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View Full Version : How do you pronounce 'Gawain'?


lissener
03-20-2006, 11:44 PM
I know that, according intuitive modern spoken English, and therefore the most frequently heard, it's guh WAYNE. But an Arthurian scholar, writer of books and junk, Ph.D., told me it was actually GOW @n (@=schwa). To rhyme with plowin'. He told me this was determined by analyzing rhymes in Chaucer and things like that.

I need conclusive cites, if there is such a thing. Google gets me a 50-50 sampling.

Marlitharn
03-21-2006, 01:16 AM
I can't find anything conclusive, either - my googling seems to show that both pronunciations are acceptable - but FWIW, my English Lit teacher in college declared that [email protected] was correct.

MrJackboots
03-21-2006, 01:19 AM
Huh. I heard that it was an alternate spelling of "Gavin" and should be pronounced that way.

Dijon Warlock
03-21-2006, 01:49 AM
But...but...

According to the PBS show "Between the Lions," it's pronounced to rhyme with "Wayne" only with a 'G' at the beginning.

"Gawain's Word, Gawain's Word, Party On, Excellent!!"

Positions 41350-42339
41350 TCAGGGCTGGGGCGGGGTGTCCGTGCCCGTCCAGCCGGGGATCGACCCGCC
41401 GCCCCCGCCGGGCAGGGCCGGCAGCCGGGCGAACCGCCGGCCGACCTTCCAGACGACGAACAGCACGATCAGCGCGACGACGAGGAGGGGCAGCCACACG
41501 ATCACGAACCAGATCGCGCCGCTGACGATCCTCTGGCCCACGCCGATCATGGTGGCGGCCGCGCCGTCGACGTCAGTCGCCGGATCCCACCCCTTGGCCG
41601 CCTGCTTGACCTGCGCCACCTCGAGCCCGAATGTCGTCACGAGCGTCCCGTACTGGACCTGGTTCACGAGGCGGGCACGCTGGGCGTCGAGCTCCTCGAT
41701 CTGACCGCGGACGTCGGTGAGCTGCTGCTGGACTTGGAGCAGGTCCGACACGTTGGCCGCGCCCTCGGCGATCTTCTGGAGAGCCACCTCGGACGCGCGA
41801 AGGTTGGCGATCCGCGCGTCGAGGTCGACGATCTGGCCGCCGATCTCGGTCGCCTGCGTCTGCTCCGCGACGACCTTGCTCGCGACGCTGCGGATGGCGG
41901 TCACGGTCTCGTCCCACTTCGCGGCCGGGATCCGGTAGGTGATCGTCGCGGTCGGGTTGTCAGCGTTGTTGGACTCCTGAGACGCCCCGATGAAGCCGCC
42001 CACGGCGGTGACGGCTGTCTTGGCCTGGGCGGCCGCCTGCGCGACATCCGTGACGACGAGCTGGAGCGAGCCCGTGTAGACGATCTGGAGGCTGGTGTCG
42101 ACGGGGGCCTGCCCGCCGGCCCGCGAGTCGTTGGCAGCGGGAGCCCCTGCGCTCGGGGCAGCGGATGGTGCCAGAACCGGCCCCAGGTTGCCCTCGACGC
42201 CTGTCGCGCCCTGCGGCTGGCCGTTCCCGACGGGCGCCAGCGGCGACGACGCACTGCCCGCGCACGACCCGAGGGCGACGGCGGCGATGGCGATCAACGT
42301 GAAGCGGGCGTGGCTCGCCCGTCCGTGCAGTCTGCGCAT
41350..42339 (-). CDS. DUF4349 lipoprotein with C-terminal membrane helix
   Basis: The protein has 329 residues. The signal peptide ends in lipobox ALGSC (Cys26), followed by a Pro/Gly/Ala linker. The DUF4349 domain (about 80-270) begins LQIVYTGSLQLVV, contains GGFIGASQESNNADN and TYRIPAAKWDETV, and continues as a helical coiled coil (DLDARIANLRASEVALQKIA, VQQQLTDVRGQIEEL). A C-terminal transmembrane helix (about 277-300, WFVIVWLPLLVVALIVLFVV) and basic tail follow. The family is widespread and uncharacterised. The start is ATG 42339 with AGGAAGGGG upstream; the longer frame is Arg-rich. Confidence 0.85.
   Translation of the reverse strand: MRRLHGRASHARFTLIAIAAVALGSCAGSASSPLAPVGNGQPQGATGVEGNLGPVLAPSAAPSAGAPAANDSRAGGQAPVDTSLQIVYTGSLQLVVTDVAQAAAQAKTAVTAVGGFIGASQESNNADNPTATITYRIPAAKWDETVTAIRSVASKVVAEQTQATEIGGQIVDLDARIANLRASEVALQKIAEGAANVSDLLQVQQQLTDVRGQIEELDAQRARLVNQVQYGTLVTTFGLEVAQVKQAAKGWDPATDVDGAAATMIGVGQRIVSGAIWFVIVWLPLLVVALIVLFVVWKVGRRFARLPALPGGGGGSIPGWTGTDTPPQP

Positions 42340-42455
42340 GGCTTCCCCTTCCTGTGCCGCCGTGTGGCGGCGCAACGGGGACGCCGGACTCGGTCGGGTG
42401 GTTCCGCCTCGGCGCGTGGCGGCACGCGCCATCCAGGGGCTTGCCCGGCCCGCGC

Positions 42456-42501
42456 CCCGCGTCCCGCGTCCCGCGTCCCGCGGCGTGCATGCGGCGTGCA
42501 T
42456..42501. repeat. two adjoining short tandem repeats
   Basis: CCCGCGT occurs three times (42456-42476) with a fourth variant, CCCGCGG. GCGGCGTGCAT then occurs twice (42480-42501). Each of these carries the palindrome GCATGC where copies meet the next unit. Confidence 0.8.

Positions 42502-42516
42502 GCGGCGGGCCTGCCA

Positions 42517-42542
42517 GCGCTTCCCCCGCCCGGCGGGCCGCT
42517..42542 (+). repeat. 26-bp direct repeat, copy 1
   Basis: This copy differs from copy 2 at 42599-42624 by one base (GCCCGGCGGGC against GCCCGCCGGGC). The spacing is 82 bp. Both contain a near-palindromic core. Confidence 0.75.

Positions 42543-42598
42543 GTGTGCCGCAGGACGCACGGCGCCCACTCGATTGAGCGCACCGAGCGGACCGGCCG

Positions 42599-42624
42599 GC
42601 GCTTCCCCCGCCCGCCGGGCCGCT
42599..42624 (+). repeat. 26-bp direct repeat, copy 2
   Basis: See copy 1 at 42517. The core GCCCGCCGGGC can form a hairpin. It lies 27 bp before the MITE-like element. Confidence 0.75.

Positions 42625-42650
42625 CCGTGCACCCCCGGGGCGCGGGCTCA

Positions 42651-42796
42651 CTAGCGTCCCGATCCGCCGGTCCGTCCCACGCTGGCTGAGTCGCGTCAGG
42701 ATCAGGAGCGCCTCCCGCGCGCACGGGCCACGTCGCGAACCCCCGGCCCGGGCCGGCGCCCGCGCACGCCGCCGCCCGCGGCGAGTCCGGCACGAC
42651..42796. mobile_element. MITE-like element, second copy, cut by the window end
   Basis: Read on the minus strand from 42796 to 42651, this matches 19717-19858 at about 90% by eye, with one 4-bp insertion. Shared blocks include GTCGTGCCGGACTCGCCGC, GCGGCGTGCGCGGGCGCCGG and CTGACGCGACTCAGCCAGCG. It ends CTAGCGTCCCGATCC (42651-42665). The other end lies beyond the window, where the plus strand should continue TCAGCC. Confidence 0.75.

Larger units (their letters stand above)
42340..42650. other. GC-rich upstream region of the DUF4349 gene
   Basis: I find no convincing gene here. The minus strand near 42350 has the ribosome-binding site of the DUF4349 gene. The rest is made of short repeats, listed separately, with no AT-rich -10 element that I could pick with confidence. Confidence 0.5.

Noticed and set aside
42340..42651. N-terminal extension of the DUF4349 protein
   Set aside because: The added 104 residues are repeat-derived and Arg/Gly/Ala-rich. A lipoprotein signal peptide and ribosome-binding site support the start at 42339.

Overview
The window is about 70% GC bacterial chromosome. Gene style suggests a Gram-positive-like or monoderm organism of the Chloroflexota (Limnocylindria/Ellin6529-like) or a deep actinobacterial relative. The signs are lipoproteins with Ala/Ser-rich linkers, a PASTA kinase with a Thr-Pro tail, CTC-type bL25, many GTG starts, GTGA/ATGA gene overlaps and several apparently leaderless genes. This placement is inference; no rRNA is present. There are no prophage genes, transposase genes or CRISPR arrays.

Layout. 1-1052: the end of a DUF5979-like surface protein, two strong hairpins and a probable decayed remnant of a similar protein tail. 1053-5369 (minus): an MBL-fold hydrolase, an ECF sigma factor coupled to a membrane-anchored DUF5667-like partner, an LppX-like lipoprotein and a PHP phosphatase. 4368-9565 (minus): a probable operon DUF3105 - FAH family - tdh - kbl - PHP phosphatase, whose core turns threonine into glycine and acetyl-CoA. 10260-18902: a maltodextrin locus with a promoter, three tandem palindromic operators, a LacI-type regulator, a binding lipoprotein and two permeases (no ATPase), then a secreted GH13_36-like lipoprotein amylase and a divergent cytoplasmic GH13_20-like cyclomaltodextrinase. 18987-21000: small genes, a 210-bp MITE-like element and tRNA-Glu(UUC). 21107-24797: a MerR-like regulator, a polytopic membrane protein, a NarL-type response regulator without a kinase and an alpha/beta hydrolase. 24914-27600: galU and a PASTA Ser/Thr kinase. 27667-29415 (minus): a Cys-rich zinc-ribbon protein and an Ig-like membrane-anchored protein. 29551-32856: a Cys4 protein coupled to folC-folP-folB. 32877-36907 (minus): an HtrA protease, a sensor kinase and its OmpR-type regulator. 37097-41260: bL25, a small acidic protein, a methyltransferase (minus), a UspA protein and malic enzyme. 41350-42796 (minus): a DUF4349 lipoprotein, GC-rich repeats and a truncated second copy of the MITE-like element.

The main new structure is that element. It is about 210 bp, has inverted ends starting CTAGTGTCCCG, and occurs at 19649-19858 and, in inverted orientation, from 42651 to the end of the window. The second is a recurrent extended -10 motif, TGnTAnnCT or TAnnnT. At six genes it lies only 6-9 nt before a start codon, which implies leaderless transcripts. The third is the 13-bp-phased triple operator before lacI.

It's educational television, right?

Otherwise, I got nuttin'.

Anastasaeon
03-21-2006, 02:42 AM
Hmm. There are a good handful of folks back home in NB who have this as a last name; it's pronounced GOW @n, as in the OP. I have no idea how it would be pronounced as a first name, though. If I ever encountered it, I'd pronounce it "Gowan" unless corrected.

Miss Mapp
03-21-2006, 05:37 AM
My medieval lit teacher used to pronounce it GOW-ayne.

WordMan
03-21-2006, 07:12 AM
Well, all I can say is that this seems to be a necessary thread - there are almost as many pronunciation options as there are posters, so far.

Who can help fight the ignorance here? It surely isn't going to be me....and we clearly need cites!

twickster
03-21-2006, 07:14 AM
I've always heard it pronounced "[email protected]"

Dusty
03-21-2006, 07:19 AM
Back in highschool, we pronounced it G'WAY-in.

No cite, that's just how we said it.

irishgirl